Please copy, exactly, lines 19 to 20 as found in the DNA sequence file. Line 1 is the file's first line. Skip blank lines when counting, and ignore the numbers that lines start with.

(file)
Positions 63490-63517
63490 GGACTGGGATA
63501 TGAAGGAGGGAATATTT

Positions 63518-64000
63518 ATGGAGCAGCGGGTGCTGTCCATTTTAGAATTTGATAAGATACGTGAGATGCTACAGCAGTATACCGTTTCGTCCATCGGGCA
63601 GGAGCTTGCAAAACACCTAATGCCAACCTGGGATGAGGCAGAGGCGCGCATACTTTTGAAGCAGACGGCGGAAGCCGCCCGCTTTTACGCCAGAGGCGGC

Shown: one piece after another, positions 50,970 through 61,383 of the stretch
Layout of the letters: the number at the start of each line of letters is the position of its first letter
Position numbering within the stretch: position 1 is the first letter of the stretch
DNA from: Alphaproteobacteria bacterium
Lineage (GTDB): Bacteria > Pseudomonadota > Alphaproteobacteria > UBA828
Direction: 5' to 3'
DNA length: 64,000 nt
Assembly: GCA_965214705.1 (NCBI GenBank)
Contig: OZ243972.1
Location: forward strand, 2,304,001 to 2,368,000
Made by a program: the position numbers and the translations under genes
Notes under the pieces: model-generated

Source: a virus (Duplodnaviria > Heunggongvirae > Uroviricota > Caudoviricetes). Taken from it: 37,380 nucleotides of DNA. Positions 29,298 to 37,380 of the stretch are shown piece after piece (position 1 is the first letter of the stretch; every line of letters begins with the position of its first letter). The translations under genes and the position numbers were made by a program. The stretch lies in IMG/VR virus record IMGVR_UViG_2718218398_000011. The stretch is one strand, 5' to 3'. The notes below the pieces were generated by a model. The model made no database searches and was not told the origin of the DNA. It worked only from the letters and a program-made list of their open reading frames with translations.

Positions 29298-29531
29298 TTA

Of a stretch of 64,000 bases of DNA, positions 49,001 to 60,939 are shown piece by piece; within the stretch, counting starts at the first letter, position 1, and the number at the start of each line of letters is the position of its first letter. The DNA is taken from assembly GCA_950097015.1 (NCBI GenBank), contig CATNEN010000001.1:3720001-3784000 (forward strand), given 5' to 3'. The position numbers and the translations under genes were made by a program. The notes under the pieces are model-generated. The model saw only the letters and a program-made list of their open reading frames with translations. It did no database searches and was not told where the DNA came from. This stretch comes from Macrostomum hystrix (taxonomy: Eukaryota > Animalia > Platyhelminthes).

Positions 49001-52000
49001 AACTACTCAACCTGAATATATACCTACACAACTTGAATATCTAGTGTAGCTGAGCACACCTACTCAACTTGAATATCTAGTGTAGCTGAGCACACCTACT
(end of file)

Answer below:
Source: a virus (Duplodnaviria > Heunggongvirae > Uroviricota > Caudoviricetes). Taken from it: 37,380 nucleotides of DNA. Positions 29,298 to 37,380 of the stretch are shown piece after piece (position 1 is the first letter of the stretch; every line of letters begins with the position of its first letter). The translations under genes and the position numbers were made by a program. The stretch lies in IMG/VR virus record IMGVR_UViG_2718218398_000011. The stretch is one strand, 5' to 3'. The notes below the pieces were generated by a model. The model made no database searches and was not told the origin of the DNA. It worked only from the letters and a program-made list of their open reading frames with translations.

Positions 29298-29531